Transformation is hampered by funding, especially if the museum concerned is subsidized by the government. It has been noted, that in fact, few South African museums have succeeded in transforming due to a lack of funds (Gore, 2005: 90). Not only does transformation have social implications, it also has economic implications. Transformation is an expensive business and museums are lying very low on government’s list of financial priorities (Tietz, 2008). If transformation in museums is to succeed, financial assistance from government is required to speed up the process. Museums will have to become self-sufficient and generate their own funds if transformation is to be successful, or it may be doomed to failure.


I agree that the West and Africa can only reconcile through a process of transformation, because there is no alterative. I have already discussed why I, and others, deem transformation necessary. I also discussed the problems regarding the implementation of transformation. That may subsequently lead to the notion that transformation cannot be successful. This brings me to a very important question regarding transformation: how do we determine the success of transformation? Does it happen when people begin to regard them as a relevant public institution, representative of the community in which they exist? I am of the opinion that one cannot determine the success of the process of transformation, because it is difficult to measure a process. The success of the process can only be determined after the passing of time, since the transformation process in present day South Africa, is continuous. It also is a reality that this process may span a generation. Museums still need to travel a long way before they are to be seen as fully representative of their communities (Gore, 2005: 90). Transformation in museums constitutes not only a partnership between museum management and society, but also governmental departments, tasked with playing ‘watchdog’ over museums. This supervisory role should be characterised by informed decision making.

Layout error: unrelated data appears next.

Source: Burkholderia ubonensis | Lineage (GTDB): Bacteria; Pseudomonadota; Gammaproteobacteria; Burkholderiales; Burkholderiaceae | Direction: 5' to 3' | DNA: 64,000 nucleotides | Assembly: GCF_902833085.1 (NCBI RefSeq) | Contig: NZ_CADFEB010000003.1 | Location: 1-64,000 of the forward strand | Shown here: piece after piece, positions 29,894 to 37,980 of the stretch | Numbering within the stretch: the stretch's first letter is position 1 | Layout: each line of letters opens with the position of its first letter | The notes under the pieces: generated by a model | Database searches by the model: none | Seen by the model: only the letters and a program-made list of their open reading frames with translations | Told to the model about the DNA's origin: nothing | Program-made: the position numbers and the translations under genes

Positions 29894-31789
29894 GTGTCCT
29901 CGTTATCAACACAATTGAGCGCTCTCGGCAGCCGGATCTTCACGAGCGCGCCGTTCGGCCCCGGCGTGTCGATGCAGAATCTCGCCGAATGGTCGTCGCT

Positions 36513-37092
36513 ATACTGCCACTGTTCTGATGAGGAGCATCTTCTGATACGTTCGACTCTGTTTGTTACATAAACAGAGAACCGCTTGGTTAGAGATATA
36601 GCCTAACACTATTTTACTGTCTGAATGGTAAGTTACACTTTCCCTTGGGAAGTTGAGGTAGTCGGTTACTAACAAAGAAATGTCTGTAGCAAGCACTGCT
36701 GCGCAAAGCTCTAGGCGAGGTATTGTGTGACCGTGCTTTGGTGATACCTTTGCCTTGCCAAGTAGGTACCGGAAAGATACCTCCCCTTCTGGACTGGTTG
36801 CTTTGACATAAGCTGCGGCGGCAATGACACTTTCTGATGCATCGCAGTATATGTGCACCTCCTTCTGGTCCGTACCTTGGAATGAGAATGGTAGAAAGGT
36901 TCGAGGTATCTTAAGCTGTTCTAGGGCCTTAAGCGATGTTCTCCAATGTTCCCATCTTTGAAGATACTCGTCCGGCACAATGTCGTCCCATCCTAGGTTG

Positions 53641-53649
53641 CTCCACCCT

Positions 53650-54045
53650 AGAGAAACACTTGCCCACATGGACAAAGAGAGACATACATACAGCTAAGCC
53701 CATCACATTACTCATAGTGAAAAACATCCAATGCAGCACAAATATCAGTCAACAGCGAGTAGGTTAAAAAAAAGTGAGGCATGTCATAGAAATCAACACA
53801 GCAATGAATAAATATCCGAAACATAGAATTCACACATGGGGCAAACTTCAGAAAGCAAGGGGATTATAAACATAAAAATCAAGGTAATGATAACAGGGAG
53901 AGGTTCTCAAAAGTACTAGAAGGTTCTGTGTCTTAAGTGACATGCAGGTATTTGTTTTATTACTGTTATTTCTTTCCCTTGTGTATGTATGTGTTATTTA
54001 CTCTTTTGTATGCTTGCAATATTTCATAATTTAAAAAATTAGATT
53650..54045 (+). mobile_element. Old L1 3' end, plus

There is no doubt in my mind that a process of transformation is needed to reconcile the West and Africa in the museum milieu. Museums, however, are tasked to ensure that this process is implemented successfully. If the process of change is termed transformation, so be it. The fact of the matter remains, museums need to change, to become relevant to society and to become the mirrors that reflect the national identity. If transformation is required to achieve this, I see no other option for museums than to embrace the process and to remain relevant and sustainable in present day society. Admitting that the West and Africa cannot reconcile is to admit that people cannot live in harmony in South Africa. It is the task of the museum to prove this fallacy wrong.




Crooke, E. 2005. Dealing with the past: Museums and heritage in Northern Ireland and Cape Town, South Africa. International Journal of Heritage Studies, 11 (2): 131- 142.


Dubin, S.C. 2006. Transforming Museums. New York: Palgrave Macmillian.


Eyo, E. 1994. Conventional museums and the quest fro relevance in Africa. History in Africa, 21: 325 – 337.


Feni, A. 2008. Museums slow to transform. Daily Dispatch, 4 June:4.


Galla, A. 1999. Transformation in South Africa; a legacy challenged. Museum International, 51 (2). 38 – 43.


Gore, J.M. 2005. New histories n a post-colonial society – transformation in South African museums since 1994. Historia, 50(1):75 – 102.


Gore, J.M. A lack of nation? The evolution of history in South African museums, c. 1825 – 1945. South African Historical Journal, 51: 24 -46.


Hall, A. and Kros, C. 1994. New premises for public history in South Africa. The Public Historian, 16 (2):15 – 32.


ICOM, 2004. ICOM code of ethics. 2004 edition.


Koopman, N. 2007. Towards a human rights culture in South Africa. The role of moral formation. Dutch Reformed Theoretical Journal, 48(1&2): 107 – 118.


Omar, R. 2007. Meeting the challenge of diversity in South African museum. Museum International, 57 (3): 52 -59.


Simpson, M G. 2001. Making representations: Museums in the post colonial era, revised edition.New York; Routledge.




Personal Communication


Baartman, H.J.W. 2008. Deputy Director: Graaff-Reinet Museum. Graaff-Reinet. Interview on 10 June 2008 about the Graaff-Reinet Museum and transformation.


Tietz, R.M. 2008. SAMA Fellow. Graaff-Reinet. Interview on 11 June 2008 about museum transformation.












Last Updated on Monday, 20 January 2014 11:46